A third element of ideal is found in the denial of the paramount importance of economic ends and the insistence upon a juster valuation of various social ends. The economic motive is essentially individualistic. No other ruling motive depends so little upon social relations for its satisfaction. It has been necessary for socialism in general, in defending the various forms of an ideal status, to demonstrate the sufficiency of these other motives. Whether this has been done beyond question may be doubted; but it is certain that a juster relative estimate has been reached. Whether this or that motive will actually produce this or that result under certain unrealized conditions is speculation. But such discussions have brought to light much concerning human motive forces that has long remained unnoticed or undervalued. Whether motives in abeyance can be stimulated to a given intensity may not be determinable, but we no longer deal with the equation of societary relations upon the assumption that the only significant term is economic.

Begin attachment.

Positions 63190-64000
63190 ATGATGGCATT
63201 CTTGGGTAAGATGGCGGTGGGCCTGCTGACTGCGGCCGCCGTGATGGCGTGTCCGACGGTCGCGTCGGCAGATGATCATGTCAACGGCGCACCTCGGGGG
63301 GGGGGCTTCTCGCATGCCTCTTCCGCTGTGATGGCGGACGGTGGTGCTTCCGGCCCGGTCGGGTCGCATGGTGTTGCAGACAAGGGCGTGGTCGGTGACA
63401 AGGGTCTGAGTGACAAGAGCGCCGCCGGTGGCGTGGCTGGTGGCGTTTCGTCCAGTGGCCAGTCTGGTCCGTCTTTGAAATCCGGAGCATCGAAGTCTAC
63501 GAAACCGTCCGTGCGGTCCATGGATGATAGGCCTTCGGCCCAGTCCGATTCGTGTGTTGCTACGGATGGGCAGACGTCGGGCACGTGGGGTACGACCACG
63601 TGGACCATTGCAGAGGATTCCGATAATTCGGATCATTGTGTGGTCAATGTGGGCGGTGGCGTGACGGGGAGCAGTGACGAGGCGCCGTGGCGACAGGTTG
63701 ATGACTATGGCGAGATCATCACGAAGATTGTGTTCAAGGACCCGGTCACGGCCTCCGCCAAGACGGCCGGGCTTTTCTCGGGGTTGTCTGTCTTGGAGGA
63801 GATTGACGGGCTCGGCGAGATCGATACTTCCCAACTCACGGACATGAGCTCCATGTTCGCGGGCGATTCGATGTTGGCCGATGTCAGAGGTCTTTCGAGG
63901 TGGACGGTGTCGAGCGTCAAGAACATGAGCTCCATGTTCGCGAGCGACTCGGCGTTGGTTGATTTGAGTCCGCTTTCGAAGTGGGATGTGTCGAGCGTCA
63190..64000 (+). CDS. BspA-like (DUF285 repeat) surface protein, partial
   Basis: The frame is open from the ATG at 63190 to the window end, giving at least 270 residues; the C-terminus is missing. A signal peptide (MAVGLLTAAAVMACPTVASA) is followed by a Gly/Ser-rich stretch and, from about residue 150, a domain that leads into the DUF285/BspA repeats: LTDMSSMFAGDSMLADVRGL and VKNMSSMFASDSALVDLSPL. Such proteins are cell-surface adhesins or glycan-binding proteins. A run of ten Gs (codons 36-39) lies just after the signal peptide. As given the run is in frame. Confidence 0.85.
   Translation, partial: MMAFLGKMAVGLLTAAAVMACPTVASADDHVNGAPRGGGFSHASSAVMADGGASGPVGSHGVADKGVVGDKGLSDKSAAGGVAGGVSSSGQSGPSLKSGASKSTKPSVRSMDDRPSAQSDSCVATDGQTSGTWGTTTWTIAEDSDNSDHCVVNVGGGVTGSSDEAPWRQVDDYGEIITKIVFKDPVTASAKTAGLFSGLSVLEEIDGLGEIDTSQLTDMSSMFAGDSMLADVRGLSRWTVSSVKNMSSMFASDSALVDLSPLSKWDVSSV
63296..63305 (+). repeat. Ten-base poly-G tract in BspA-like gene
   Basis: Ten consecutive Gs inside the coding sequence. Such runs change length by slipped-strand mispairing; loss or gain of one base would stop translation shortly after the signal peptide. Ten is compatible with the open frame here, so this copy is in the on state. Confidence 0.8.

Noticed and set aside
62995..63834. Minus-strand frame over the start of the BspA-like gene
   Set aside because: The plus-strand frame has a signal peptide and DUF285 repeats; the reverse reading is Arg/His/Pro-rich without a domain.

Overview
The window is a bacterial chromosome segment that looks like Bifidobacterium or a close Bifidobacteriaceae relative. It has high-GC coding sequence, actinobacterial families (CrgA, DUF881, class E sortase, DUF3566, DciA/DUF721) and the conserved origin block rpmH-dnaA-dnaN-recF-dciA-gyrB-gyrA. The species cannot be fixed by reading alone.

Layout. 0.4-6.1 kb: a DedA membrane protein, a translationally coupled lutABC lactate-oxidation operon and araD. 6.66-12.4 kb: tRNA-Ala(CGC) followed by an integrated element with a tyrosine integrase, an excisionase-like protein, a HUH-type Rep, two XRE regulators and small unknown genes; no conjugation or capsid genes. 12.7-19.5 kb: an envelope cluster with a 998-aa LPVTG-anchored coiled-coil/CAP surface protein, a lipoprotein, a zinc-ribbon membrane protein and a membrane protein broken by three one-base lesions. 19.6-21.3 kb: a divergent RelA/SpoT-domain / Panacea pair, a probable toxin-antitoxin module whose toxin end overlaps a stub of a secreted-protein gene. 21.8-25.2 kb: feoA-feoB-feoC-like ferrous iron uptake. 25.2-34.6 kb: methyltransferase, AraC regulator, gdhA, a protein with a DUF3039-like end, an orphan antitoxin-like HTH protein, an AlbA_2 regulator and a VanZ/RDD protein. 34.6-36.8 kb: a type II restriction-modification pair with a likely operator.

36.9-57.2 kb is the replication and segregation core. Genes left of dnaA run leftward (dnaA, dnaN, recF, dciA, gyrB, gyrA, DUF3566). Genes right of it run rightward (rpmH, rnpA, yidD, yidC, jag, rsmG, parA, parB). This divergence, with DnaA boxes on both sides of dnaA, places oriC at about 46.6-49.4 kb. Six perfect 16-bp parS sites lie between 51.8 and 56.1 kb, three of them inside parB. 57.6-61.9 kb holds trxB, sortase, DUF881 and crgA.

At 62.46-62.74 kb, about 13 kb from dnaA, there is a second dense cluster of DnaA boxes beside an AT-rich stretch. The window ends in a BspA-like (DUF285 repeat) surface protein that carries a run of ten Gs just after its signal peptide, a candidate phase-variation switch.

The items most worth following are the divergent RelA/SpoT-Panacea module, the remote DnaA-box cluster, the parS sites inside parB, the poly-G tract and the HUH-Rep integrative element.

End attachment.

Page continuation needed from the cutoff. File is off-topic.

If the medical profession can have guarded for so many centuries the principle that every discovery affecting man's welfare belongs to the race and not to the finder, and yet have suffered no detriment, why may not the like be possible in commerce, in mechanics, and in all the arts affecting man's social well being? It is not an unquestioned assumption that greatness comes from conditions necessitating a struggle for existence. Competency rather than poverty has been its origin. In either case it is seldom if ever the economic motive, but rather a complex of social motives, both egoistic and altruistic, that is the occasion of the effort that brings the social reward—"greatness." It is not necessary to substitute a mastery over persons for a mastery over things in order to preserve inducements to exertion; the highest master, that over self, is not without motive power. Praise, honor, fame, leadership are aims that exert strong attractions; but the pleasures of doing, of achieving, of serving are no less powerful and are capable of much higher development. The highest character is produced by social rather than by egoistic, especially economic motives. This is universally' recognized. Leaving out of consideration the loftiest, viz., the moral motives, evidences are not wanting to sustain the claim that other motives than the economic have decided the ascendancy of higher civilizations over lower. Political motives produced the Roman nation, æsthetic motives certain stages of Grecian civilization and the Renaissance period of the Italian cities. Intellectual aspirations have been sufficient incentives to greatness of character, and that even to entire groups. Colleges and universities are examples on a small scale and afford illustrations of greatest endeavor and ideal community life called forth by motives other than economic. Christian socialists have emphasized this general truth.